Robert C. Byrd, the longest serving member of the U.S. Senate, a fiery orator and hard-charging power broker who steered billions of federal dollars to his beloved West Virginia, died Monday. He was 92.
This is sad. He was one of the strongest person to ever hold the senator position. We are with your family at this grave time. May you rest in peace Robert Byrd
A spokesman for the family, Jesse Jacobs, said that Byrd died peacefully at about 3 a.m. at Inova Hospital in Fairfax, Va. He had been in the hospital since late last week.
At first Byrd was believed to be suffering from heat exhaustion and severe dehydration, but other medical conditions developed. He had been in frail health for several years.
A man of humble, Depression-era upbringing, Byrd held his seat for over 50 years, working tirelessly all that time to make sure his state never missed out on its share — or even more, in some cases — of the federal largesse. He was the Senate’s majority leader for six of those years and was third in the line of succession to the presidency, behind House Speaker Nancy Pelosi.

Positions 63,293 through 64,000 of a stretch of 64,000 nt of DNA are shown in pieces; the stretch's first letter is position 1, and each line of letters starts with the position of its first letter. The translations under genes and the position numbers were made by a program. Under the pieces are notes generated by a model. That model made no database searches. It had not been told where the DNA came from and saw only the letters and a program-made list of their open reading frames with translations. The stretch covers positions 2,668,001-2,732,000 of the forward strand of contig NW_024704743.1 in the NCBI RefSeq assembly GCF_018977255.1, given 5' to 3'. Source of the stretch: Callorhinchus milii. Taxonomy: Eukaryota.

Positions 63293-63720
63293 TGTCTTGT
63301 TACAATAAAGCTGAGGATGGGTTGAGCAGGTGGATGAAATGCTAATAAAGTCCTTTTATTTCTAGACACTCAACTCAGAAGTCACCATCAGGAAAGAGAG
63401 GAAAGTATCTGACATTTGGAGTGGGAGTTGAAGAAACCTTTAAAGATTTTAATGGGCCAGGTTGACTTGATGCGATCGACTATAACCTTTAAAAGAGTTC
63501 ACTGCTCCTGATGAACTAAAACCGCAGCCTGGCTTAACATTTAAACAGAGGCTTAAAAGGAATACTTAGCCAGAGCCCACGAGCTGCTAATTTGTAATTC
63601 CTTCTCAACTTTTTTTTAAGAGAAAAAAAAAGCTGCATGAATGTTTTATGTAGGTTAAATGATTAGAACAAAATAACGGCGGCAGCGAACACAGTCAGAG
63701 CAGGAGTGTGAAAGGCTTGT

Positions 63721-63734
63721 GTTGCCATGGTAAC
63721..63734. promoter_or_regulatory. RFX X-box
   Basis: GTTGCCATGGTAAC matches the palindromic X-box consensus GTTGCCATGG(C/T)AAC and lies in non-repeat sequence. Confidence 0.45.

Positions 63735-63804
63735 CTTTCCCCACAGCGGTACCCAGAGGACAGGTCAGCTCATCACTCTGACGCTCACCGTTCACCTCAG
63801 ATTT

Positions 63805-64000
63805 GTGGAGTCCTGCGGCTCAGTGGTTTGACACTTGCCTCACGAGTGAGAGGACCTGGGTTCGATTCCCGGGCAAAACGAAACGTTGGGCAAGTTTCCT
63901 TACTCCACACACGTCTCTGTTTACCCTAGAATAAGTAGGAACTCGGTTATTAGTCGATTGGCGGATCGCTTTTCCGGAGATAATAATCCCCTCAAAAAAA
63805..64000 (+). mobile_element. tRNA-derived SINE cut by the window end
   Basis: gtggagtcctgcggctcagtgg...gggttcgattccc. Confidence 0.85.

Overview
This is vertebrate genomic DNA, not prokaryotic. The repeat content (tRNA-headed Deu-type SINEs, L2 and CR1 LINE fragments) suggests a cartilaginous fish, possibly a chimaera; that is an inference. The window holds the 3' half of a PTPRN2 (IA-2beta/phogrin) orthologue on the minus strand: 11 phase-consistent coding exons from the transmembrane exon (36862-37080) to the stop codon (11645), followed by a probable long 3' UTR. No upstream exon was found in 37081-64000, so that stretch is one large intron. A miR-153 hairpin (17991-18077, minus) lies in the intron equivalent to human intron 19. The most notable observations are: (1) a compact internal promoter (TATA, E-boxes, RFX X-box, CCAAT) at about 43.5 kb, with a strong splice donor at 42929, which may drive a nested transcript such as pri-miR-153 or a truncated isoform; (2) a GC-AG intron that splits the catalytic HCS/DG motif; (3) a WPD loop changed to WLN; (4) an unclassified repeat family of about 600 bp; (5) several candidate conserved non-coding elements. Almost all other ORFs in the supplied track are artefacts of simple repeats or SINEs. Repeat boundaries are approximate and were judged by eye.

Flags at the Capitol and the White House flew at half-staff Monday as Washington mourned Byrd’s passing.
Sen. Jay Rockefeller, a fellow West Virginian in the Senate, said it was his “greatest privilege” to serve with Byrd.
“I looked up to him, I fought next to him, and I am deeply saddened that he is gone,” Rockefeller said.
The Senate Republican leader, Mitch McConnell of Kentucky, said Byrd “combined a devotion to the U.S. Constitution with a deep learning of history to defend the interests of his state and the traditions of the Senate.”
“We will remember him for his fighter’s spirit, his abiding faith, and for the many times he recalled the Senate to its purposes,” McConnell said..